Washington, Apr.16 (ANI): An imploding nuclear-armed Pakistan torn apart by militant groups, economic woes and sectarian tension poses an extraordinary danger to India because of spill-over effects, including effects on India's economy and its own Muslim population, says a Rand Corporation study.
According to Seth G. Jones, a political scientist at RAND and author of "In the Graveyard of Empires: America's War in Afghanistan," while there is good reason for India and its neighbours to be concerned, there is considerable misunderstanding of the threat.
"Referring to it as one orchestrated by the "Taliban" is fundamentally misplaced. In reality, there is no single organization involved (and certainly not an overarching one called the "Taliban"), but a series of networks, which are dispersed, small and which allow individuals to communicate, coordinate and conduct their campaigns with little precise central command," he says.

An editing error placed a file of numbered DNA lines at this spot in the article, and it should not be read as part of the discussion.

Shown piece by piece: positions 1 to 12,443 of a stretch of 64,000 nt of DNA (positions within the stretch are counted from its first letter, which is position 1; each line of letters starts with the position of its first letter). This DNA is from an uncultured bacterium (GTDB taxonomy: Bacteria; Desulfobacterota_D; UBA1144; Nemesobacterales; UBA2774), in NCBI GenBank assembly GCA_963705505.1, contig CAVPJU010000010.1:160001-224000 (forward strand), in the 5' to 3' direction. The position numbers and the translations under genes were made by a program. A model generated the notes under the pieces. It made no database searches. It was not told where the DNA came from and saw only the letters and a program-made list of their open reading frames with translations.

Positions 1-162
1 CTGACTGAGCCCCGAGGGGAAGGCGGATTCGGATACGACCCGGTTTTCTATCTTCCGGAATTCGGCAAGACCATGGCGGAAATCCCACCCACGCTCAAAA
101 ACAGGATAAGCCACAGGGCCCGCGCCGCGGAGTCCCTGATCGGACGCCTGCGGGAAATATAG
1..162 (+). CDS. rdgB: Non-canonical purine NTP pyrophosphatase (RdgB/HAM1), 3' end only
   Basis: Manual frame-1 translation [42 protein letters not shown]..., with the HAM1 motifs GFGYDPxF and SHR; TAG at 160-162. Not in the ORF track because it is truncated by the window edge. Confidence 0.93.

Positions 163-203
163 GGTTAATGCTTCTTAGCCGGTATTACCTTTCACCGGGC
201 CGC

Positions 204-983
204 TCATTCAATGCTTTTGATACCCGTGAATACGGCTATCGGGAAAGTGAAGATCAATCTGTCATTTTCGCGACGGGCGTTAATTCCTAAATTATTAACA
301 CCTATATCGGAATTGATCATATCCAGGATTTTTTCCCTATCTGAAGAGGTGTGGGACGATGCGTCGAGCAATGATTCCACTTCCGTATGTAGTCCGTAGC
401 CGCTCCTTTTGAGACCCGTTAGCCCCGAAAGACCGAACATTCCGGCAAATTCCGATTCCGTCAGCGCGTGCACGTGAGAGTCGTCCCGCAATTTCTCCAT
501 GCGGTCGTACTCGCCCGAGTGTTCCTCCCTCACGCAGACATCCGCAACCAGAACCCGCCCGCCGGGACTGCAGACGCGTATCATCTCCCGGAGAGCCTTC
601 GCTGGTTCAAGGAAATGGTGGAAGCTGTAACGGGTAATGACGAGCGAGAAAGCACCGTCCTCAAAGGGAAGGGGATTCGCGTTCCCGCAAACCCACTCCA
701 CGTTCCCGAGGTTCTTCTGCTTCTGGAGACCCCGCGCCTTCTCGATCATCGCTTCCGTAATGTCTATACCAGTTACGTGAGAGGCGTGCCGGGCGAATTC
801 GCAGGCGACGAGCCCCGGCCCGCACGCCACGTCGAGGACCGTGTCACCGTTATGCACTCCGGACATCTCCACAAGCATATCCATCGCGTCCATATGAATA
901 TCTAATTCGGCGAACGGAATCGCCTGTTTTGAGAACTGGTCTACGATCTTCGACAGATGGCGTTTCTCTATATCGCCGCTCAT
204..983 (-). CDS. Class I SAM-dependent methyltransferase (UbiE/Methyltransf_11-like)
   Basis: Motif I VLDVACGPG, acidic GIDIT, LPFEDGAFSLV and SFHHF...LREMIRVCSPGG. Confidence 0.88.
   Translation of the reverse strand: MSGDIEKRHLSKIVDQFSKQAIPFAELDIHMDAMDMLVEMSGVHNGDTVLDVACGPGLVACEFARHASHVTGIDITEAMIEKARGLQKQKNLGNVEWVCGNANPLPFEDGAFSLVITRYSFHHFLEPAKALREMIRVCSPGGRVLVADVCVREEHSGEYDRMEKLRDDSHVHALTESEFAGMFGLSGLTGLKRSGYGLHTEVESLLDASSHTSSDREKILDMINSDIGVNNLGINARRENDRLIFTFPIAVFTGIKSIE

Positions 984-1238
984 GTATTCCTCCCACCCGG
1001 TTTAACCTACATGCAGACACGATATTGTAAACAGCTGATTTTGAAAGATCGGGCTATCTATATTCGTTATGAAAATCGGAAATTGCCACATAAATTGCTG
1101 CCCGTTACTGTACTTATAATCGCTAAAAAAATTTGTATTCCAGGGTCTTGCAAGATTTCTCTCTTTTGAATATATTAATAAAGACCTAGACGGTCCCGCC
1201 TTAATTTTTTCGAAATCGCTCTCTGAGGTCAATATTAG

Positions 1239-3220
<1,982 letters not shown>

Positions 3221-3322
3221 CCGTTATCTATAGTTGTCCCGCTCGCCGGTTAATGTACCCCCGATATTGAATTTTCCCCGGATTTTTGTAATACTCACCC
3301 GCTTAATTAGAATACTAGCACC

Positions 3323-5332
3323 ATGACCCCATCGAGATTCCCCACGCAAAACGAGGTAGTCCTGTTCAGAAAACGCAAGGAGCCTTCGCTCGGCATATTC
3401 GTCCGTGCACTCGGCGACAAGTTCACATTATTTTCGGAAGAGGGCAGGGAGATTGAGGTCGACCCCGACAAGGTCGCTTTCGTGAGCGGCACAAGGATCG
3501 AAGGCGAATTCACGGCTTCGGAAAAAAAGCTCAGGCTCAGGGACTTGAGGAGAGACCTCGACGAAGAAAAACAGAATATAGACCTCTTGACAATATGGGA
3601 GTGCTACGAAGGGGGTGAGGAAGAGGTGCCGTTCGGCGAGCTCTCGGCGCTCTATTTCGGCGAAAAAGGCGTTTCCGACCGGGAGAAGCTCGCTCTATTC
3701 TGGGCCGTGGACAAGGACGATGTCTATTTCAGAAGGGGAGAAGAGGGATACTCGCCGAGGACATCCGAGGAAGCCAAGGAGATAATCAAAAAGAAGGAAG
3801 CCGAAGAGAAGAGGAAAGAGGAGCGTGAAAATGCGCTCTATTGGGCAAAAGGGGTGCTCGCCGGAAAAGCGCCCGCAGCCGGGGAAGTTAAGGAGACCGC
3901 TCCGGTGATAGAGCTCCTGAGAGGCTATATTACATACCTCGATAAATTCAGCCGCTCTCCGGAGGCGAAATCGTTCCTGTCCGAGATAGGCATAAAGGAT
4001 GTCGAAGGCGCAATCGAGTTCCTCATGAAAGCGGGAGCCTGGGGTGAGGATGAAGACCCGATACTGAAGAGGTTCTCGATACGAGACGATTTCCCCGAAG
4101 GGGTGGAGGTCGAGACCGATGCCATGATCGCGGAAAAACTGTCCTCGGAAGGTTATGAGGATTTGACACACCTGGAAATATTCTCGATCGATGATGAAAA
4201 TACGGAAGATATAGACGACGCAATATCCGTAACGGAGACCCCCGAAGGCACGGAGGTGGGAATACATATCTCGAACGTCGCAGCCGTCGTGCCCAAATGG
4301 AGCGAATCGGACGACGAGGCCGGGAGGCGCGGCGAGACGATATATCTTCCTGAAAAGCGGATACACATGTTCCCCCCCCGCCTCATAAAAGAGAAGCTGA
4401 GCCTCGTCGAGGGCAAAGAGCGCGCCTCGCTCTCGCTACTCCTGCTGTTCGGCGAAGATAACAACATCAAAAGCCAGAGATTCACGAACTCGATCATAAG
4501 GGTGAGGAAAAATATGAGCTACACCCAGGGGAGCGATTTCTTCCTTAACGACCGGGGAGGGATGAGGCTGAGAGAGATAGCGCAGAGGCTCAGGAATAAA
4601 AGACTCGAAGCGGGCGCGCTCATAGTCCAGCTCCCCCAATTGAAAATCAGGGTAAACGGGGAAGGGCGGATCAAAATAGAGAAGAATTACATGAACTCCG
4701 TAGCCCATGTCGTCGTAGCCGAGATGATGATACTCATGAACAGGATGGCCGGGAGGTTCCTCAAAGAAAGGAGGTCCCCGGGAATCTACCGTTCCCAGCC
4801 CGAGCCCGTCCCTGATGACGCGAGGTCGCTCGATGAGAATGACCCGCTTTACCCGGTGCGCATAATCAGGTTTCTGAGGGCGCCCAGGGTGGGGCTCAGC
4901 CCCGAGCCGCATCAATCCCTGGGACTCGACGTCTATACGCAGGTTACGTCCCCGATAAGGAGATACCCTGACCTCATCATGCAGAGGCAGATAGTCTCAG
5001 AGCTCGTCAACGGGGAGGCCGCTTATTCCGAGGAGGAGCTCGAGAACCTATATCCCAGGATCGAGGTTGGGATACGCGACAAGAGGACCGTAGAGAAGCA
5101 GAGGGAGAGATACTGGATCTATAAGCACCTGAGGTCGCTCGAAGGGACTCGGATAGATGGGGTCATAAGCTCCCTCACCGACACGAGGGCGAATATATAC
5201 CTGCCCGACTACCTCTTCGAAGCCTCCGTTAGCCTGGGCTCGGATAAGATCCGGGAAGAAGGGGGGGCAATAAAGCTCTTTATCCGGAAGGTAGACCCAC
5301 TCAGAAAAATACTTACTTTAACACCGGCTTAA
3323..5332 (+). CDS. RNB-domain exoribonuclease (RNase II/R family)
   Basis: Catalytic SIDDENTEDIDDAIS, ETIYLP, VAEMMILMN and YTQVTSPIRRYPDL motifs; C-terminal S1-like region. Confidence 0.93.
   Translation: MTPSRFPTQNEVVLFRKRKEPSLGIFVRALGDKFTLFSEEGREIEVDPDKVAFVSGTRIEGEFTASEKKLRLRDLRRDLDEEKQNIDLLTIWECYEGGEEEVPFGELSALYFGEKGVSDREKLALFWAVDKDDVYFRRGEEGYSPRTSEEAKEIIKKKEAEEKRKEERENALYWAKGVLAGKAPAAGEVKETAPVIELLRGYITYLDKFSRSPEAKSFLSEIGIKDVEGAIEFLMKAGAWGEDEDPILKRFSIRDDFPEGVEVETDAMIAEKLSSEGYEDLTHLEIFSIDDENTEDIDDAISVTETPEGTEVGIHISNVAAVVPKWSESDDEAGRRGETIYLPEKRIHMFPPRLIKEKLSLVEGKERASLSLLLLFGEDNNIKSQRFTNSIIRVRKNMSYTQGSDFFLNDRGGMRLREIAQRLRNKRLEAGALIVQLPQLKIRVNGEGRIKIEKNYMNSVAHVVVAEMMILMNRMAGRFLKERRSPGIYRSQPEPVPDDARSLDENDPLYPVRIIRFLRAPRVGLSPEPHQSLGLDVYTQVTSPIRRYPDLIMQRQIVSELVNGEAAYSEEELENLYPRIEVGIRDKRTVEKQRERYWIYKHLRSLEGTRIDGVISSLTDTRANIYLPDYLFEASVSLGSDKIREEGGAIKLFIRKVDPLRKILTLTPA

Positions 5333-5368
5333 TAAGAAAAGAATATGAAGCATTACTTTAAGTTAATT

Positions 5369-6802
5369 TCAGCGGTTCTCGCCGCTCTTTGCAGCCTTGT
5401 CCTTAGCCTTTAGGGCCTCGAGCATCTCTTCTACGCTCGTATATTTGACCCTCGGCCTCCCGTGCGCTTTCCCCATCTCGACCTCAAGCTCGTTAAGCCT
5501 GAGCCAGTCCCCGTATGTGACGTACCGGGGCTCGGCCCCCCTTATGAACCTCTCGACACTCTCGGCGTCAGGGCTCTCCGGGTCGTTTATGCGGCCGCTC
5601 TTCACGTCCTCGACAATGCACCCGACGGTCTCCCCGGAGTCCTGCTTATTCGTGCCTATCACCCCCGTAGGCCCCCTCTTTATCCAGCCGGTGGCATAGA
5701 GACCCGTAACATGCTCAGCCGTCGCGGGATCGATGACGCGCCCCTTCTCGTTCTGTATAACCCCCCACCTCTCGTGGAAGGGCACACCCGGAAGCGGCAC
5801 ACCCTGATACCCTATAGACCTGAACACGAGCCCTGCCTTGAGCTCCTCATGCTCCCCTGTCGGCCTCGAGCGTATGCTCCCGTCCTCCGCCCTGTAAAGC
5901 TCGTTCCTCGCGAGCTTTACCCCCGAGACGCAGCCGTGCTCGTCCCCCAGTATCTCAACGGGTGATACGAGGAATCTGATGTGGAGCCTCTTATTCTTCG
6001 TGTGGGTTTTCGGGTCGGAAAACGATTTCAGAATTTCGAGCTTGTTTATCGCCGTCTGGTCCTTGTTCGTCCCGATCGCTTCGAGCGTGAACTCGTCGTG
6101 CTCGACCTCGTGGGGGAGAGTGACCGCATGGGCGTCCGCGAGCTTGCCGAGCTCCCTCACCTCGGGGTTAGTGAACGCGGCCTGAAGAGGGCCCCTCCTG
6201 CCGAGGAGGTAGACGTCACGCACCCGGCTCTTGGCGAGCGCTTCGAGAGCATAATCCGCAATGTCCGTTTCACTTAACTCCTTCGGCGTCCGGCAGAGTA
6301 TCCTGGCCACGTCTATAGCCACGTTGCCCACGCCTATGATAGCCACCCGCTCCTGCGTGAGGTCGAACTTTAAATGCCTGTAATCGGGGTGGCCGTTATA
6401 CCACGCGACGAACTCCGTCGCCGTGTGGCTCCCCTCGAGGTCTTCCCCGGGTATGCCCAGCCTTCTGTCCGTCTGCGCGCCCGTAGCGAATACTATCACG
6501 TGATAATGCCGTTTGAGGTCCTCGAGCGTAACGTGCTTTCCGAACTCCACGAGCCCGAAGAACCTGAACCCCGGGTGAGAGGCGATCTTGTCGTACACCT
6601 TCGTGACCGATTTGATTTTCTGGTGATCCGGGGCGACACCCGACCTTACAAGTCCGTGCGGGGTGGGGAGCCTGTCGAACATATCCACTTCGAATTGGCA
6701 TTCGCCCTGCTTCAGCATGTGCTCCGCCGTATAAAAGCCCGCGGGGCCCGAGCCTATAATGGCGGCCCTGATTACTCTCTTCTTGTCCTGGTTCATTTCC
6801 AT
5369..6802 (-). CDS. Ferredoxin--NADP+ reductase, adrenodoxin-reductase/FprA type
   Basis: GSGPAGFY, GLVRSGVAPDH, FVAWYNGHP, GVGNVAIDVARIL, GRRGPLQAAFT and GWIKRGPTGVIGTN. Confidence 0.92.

Accurately describing these groups is important to formulating an effective response. A hierarchical "Taliban" with a clear command and control structure would lead to a relatively straightforward response: capture or kill the core leadership (a "decapitation" strategy), he opines.
But the networked nature of Pakistan militant groups requires a "networked strategy" that hinges on countering the groups in their areas using local police and intelligence agencies to gather information and penetrate the organizations. To attack the threat, there has to be a willingness to operate at the small-unit level and a deeper understanding of its structure, he concludes. (ANI)